At around midnight on Tuesday 11 August 2015, a man dialled 999 to report a murder. A woman had been killed in her London home, he said, before hanging up without offering his name. A second call followed. This time, the man claimed to be the killer. He told the operator that he had now taken the woman’s children hostage at the Islington address. They were locked with him inside a room in the house, he said. The police responded with reassuring speed. Fifteen minutes later, eight officers, five of them armed with automatic weapons, accompanied by saliva-flecked dogs, arrived at the scene and took up position in neighbouring front gardens. When one officer banged on the front door of the house, the team was greeted, moments later, not by a masked murderer but by a blinking and bewildered au pair.

Justine Roberts, the woman whom the caller claimed to have killed, was in fact nearly 2,000 kilometres away – in Italy, holidaying with her husband and children. After explaining this to the police, the au pair called Roberts, who assumed that the incident was an unfortunate misunderstanding, one that could be unpicked after the vacation. It was no mistake. Roberts had been the victim of “swatting”, the term given to a false emergency call designed to bait an armed unit of police officers to storm someone’s home. It wasn’t until a few days later, as the family was preparing to return to London, that Roberts discovered that she had been the target of a planned and sustained attack, not only on her household, but also on her business.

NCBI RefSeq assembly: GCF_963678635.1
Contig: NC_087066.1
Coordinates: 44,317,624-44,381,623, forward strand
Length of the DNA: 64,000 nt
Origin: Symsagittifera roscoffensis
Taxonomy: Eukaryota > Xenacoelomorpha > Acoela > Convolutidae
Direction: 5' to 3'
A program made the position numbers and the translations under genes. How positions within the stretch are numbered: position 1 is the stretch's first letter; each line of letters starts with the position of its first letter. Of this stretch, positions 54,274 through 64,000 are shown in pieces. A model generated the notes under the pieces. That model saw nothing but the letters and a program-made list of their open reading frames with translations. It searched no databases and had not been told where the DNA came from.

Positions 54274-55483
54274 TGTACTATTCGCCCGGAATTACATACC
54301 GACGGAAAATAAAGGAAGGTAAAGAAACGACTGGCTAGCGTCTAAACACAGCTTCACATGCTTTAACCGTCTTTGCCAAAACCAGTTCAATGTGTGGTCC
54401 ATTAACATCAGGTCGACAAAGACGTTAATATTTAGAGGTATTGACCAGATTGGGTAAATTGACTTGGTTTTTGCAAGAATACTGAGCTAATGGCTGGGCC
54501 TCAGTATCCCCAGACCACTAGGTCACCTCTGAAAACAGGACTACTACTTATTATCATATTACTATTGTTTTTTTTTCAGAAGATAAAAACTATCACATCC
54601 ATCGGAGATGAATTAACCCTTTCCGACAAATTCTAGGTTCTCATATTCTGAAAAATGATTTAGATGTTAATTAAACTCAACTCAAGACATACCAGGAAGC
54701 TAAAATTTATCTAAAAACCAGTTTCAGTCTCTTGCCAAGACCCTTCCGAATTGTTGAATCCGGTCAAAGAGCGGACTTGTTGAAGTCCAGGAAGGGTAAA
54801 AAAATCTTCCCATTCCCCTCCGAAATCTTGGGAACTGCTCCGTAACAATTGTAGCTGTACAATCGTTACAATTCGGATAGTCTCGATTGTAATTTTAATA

Roberts is the founder of Mumsnet, the popular British internet discussion forum on which parents share advice and information. A few days before the swatting incident, members of 8chan, a chat room that prides itself on being an open, anonymous platform for free speech, no matter how distasteful, had registered accounts on Mums­net with the aim of trolling people there. When legitimate Mumsnet users identified and then ridiculed the trolls, some retreated to 8chan to plot more serious vengeance in a thread that the police later discovered. Roberts wasn’t involved in the online skirmish but, as the public face of the site, she was chosen as the first target.

After the initial armed response, Roberts’s perception was that the police were unconcerned about the swatting attack. “We were told that there was no victim, so there was not much that could be done,” she told me. The hoax caller, however, was not finished. In the days after the incident, there was chatter on Mumsnet and Twitter about what had happened. A Mumsnet user whom I will call Jo Scott – she requested anonymity for her own safety – exchanged heated messages with a hacker who claimed responsibility for the 999 call.

“It descended into jokes and silliness, like many things do,” Scott said. “I didn’t take it seriously when the hacker said he had big surprises in store.” She doesn’t believe that what happened next was personal. “I think I was just easy to find.”